Purpose of review: The quality-of-life loss and the financial consequences associated with age-related macular degeneration are assessed.
Recent findings: The quality-of-life loss associated with macular degeneration is markedly underestimated by the general public, nonophthalmic physicians, and ophthalmologists who treat patients with this condition. Mild age-related macular degeneration causes a 17% decrement in the quality of life of the average patient, similar to that encountered with moderate cardiac angina or symptomatic human immunodeficiency virus syndrome. Moderate age-related macular degeneration causes a 40% decrease in the average patient's quality of life, similar to that associated with severe cardiac angina or renal dialysis. Very severe age-related macular degeneration causes a large 63% decrease in the average patient's quality of life, similar to that encountered with end-stage prostatic cancer or a catastrophic stroke that leaves a person bedridden, incontinent and requiring constant nursing care. The return on investment is high for both treatment with current age-related macular degeneration therapies and the research costs invested in the development of age-related macular degeneration treatment modalities.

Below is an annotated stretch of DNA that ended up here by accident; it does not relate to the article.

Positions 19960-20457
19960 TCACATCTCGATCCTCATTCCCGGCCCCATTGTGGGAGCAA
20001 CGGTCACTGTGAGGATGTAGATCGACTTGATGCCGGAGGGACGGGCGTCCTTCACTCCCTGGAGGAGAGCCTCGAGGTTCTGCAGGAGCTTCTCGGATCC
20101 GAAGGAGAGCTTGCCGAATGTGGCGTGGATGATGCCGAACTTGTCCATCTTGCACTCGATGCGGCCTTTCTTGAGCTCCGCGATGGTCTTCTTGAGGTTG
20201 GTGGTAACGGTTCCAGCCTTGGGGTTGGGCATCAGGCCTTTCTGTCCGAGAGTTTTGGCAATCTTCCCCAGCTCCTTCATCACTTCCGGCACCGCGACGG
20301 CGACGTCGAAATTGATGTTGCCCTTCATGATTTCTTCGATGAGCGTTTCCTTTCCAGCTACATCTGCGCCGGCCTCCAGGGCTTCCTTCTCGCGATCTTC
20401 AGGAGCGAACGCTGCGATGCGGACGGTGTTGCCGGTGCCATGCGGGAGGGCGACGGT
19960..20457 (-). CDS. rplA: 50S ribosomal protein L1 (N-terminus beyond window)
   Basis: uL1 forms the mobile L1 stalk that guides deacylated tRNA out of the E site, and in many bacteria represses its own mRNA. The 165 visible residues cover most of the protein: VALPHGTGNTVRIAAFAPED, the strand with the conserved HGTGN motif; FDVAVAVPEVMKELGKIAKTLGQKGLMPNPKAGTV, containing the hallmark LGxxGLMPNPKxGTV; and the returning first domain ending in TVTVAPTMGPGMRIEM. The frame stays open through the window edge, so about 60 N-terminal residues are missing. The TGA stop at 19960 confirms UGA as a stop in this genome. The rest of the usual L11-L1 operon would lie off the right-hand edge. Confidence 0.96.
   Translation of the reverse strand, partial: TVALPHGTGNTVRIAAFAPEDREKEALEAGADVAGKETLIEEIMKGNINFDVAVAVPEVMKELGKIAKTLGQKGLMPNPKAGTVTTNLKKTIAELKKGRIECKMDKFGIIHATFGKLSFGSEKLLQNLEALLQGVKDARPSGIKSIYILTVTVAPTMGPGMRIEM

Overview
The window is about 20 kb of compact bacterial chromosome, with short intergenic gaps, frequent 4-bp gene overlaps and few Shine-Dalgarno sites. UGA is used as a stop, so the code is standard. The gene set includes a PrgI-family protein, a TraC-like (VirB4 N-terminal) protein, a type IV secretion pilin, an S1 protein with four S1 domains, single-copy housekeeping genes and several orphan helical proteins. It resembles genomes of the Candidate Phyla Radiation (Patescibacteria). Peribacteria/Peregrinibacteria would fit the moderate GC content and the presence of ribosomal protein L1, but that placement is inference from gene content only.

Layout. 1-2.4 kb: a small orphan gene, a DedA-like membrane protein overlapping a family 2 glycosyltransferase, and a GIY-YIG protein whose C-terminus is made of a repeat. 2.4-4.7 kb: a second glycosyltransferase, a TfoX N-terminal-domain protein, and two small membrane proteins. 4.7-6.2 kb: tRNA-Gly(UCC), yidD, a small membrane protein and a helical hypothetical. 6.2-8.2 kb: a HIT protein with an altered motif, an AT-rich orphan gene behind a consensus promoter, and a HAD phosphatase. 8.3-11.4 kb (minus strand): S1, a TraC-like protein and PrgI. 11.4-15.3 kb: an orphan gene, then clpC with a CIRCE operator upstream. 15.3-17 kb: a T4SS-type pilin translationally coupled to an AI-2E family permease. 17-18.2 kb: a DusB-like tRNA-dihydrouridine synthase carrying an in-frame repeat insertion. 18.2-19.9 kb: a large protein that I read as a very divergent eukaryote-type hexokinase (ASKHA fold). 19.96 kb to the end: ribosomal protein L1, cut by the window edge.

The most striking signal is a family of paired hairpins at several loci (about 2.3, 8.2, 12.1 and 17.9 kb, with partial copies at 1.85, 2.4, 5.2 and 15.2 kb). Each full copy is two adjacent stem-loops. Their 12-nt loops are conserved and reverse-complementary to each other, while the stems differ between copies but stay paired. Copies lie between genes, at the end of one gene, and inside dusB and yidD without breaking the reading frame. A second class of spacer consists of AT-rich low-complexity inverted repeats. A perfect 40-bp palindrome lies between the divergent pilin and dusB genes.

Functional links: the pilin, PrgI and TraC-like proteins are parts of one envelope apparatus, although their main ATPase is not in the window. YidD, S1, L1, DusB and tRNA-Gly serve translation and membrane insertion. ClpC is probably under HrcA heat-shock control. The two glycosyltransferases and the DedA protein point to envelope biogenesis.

Summary: Age-related macular degeneration is a major public health problem that has a devastating effect upon patients and marked adverse financial consequences for the economy.